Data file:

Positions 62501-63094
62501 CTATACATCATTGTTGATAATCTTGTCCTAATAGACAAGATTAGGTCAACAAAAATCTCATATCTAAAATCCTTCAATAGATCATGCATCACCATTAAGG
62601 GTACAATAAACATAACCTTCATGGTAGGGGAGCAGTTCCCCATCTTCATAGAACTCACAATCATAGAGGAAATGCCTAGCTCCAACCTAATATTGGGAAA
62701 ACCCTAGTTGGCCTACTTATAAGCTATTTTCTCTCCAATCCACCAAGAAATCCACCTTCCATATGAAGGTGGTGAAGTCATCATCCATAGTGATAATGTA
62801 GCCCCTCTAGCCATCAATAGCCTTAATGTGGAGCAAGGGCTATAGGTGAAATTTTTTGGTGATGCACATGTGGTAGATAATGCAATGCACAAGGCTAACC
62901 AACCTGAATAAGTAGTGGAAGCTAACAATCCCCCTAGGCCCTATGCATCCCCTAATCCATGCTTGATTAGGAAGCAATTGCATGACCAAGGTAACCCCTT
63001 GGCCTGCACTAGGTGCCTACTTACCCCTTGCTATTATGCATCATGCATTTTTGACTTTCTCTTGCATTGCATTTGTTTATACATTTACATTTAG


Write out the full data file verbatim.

Positions 62501-63094
62501 CTATACATCATTGTTGATAATCTTGTCCTAATAGACAAGATTAGGTCAACAAAAATCTCATATCTAAAATCCTTCAATAGATCATGCATCACCATTAAGG
62601 GTACAATAAACATAACCTTCATGGTAGGGGAGCAGTTCCCCATCTTCATAGAACTCACAATCATAGAGGAAATGCCTAGCTCCAACCTAATATTGGGAAA
62701 ACCCTAGTTGGCCTACTTATAAGCTATTTTCTCTCCAATCCACCAAGAAATCCACCTTCCATATGAAGGTGGTGAAGTCATCATCCATAGTGATAATGTA
62801 GCCCCTCTAGCCATCAATAGCCTTAATGTGGAGCAAGGGCTATAGGTGAAATTTTTTGGTGATGCACATGTGGTAGATAATGCAATGCACAAGGCTAACC
62901 AACCTGAATAAGTAGTGGAAGCTAACAATCCCCCTAGGCCCTATGCATCCCCTAATCCATGCTTGATTAGGAAGCAATTGCATGACCAAGGTAACCCCTT
63001 GGCCTGCACTAGGTGCCTACTTACCCCTTGCTATTATGCATCATGCATTTTTGACTTTCTCTTGCATTGCATTTGTTTATACATTTACATTTAG